But, here comes the grey area I think we’re all talking about here. When writing his-fic/contemporary fic, those are already places where we know God to be. Even in the Chronicles of Narnia, Narnia is connected to our world, so if God exists here, logically, He exists there. The choice whether or not to overtly include Him is between the author and God.

      So is writing a God character into a story in a different world idolatry? After all that, I still don’t know. I’ll just explain how I deal with this in my own writing. There is an absolute standard of good and evil. This standard exists in my fantasy world. So things that are true here (i.e. forgiveness is a good thing, hate is destructive, even in the darkest times there is still hope.) are true there. So, even without overtly including God, I can include His truth.  But can there be truth without a Truth-giver? Again, I don’t know. I’m no expert, this is just my own reasoning. I’m still learning, or course. 🙂

      *shameless self promotion* https://weridasusual.home.blog/



      @the-fledgling-artist I agree. Sometimes we have to make hard choices but after all it’s all for His glory.

      @daeus-lamb I’m not necessary thinking of idolatry. Though that could be a problem too. I’m more concerned about if we should portray God in a made up world at all. Like Ashira said, to me that would be dangerous ground to walk on. This might be very personal. Some might feel comfortable with this and some not. But how would you portray God in a fantasy world?

      @valtmy Yes, having a clear difference between good and evil is definitely importrant! 😊I agree with your first point. After all, Jesus compared himself to a good shepherd.

      @ashira I agree with everything you just said. I´ve stopped writing fantasy for that same reason. And also because I noticed that every book I read is his-fic haha. So I really want to write historical fiction as well! 😊

      @ncstokes I agree! After all, the book of Esther doesn’t mention God but you can still feel His pressence in it.

      “I've loved the stars too fondly to be fearful of the night.”


      Daeus Lamb

      @lin Yes, that’s a good point. I think it’s something that intimidated me until I tried it. And if you don’t want to try it, that’s perfectly fine.

      In my story, I never have characters see God. I think that makes it much easier. They may be aware of his presence, but I work with God’s voice, not his image. In this case, I’m only working with three factors: the words God says, the tone he uses, and the context in which he speaks. Since I view any representation I make of God as a statement that he is that way, I ground myself in scriptures. Sometimes I directly quote God’s words (in parallel contexts — that’s important). For instance, he tells a character roughly similar to Judas in my story, “What you are about to do, do quickly”.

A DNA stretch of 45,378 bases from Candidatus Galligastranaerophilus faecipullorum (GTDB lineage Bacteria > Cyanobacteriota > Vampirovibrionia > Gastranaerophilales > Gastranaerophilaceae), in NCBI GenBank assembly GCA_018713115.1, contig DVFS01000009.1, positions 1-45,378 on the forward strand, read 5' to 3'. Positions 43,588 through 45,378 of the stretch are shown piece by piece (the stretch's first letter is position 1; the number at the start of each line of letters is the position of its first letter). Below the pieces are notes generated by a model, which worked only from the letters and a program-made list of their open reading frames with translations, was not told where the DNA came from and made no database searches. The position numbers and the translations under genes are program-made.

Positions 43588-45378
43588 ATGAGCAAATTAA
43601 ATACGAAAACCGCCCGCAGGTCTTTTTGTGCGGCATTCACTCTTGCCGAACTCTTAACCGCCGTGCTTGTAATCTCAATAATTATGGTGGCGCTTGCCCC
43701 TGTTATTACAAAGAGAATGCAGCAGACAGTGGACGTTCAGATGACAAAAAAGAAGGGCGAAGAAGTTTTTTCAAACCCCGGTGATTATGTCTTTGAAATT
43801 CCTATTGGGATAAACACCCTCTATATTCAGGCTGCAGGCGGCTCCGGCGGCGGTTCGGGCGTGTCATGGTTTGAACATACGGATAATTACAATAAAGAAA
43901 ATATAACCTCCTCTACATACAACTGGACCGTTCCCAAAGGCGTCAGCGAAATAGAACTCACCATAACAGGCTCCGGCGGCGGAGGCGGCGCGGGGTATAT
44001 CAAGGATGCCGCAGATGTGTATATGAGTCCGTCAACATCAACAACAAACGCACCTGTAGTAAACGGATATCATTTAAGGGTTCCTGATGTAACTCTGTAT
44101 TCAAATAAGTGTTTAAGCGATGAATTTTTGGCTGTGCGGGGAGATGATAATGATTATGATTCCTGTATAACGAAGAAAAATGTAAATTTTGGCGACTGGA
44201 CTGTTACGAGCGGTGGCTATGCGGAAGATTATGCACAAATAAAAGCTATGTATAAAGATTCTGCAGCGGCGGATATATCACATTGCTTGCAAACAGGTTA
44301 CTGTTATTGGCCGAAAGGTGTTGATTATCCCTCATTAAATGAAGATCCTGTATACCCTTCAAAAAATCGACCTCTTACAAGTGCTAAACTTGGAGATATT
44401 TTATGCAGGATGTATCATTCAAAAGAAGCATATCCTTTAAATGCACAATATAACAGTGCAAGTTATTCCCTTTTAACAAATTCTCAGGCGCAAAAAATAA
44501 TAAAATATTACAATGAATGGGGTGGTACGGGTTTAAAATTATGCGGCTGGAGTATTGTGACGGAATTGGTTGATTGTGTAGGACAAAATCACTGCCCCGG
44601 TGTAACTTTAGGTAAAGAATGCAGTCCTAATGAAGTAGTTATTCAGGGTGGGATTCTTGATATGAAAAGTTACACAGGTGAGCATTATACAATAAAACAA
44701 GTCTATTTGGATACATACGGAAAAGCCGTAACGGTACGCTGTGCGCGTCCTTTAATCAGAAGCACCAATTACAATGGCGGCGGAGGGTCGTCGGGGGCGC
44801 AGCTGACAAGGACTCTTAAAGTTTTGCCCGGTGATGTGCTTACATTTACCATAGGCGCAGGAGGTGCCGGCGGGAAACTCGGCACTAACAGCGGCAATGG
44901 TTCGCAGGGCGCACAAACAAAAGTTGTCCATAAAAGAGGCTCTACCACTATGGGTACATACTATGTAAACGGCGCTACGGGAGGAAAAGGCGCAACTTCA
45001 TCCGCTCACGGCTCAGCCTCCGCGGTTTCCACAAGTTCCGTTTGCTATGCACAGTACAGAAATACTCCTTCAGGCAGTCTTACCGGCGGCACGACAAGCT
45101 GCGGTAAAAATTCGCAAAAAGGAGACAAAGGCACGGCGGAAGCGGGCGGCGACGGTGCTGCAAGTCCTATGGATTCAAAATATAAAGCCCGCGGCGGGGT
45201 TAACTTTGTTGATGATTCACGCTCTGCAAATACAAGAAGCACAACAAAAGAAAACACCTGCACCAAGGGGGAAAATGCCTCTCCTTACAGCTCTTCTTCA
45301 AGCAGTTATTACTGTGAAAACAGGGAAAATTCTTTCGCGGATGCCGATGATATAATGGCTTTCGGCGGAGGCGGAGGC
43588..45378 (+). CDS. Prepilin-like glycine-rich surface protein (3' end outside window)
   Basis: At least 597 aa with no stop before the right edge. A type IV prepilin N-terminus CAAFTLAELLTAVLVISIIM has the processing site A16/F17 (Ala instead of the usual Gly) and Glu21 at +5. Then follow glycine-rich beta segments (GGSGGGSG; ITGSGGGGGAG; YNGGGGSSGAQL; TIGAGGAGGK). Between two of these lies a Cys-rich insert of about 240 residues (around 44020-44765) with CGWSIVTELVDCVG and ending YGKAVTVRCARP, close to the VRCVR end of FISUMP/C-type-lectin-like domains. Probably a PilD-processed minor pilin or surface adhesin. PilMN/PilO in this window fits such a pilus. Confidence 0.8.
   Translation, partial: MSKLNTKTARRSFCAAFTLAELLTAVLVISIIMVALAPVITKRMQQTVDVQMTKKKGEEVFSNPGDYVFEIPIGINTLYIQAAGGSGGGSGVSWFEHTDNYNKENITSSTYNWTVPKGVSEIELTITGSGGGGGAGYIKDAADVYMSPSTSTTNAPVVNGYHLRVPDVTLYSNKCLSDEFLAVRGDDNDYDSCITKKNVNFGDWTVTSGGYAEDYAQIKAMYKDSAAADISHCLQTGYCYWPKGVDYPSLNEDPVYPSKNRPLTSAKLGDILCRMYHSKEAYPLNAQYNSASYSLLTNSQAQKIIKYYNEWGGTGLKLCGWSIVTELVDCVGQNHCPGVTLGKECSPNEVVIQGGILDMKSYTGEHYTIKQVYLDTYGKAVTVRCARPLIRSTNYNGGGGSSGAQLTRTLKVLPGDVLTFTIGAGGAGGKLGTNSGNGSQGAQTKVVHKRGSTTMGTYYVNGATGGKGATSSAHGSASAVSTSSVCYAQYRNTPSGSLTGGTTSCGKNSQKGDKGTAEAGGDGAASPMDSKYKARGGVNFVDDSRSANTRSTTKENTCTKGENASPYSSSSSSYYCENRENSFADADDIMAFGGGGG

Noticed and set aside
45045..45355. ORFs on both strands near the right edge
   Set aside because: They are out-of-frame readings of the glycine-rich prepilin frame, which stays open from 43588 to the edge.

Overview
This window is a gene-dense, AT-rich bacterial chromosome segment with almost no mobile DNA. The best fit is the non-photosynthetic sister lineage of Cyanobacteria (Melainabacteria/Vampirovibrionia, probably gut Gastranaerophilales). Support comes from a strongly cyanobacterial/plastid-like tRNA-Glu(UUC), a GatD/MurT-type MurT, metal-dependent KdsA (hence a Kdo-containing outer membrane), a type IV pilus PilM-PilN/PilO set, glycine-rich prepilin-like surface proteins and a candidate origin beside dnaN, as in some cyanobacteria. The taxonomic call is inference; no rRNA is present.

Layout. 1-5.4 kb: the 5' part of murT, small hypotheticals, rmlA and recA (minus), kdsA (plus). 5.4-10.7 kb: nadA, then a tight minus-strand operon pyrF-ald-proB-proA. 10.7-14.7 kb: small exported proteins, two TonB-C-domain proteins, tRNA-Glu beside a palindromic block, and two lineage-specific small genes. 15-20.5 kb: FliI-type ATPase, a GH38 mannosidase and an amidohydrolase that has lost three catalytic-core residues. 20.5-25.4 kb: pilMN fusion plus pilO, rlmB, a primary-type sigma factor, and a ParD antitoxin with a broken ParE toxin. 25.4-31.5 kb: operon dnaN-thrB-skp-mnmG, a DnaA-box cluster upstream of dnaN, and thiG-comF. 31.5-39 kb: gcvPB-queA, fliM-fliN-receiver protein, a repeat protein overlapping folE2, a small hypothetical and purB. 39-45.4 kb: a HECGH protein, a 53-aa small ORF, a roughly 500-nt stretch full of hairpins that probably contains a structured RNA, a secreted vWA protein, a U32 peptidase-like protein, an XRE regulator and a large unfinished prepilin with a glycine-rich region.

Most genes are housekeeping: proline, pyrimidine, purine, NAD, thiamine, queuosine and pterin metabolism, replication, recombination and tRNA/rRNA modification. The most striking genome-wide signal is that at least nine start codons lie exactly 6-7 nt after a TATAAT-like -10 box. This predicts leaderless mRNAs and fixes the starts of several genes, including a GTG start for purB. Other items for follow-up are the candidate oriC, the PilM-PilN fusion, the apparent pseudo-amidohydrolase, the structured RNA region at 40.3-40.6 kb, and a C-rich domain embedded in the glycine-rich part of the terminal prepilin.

Otherwise, I’m trying to write God’s words similar to how they appear in scripture — always considering context. What biblical context is closest to what I’m representing in my story and then how can I convey God’s basic tone and message?

      👖 🐢🐢🐢🐢🐢




      Aw, I admire you for asking! And I agree with you (and Ashira). 😀

      That is one of the most major reasons I do not write fantasy, either. I cannot equate fantasy with the revealed God of the Bible who is so holy, sovereign, and omnipresent. Besides which, I am a Christian writer, and my goal is to glorify my Lord and Father in what I write…how can I do that in a world I make up and then try to insert a partial form of Him into? I couldn’t try to shrink parts of Him into my made-up world. Besides that, I find the world He has made SO much more interesting! 🙂

      "Get wet and sandy!" ~Instructor Reno
      "You will show respect!" ~The Bearded One



        Great question @lin! I have had to take a lot of time to wrestle through this one…

        In a nutshell (because I really could take a deep breath and let out a very long rant on this one XD) I believe that fantasy is a mirror or reality as the author decides to portray it. Through fantasy, you can explore an idea in a different way and help the reader to see something differently that they might have seen it before, or to become acquainted with a concept or idea. I am so grateful for fantasy writers who understand this and have impacted my life by showing me things through a different perspective.

        So, writing God into the story. I think that in a way, you have to accept that the your world works (depending on the sort of story or point of the story you are working on) will portray a type of reality.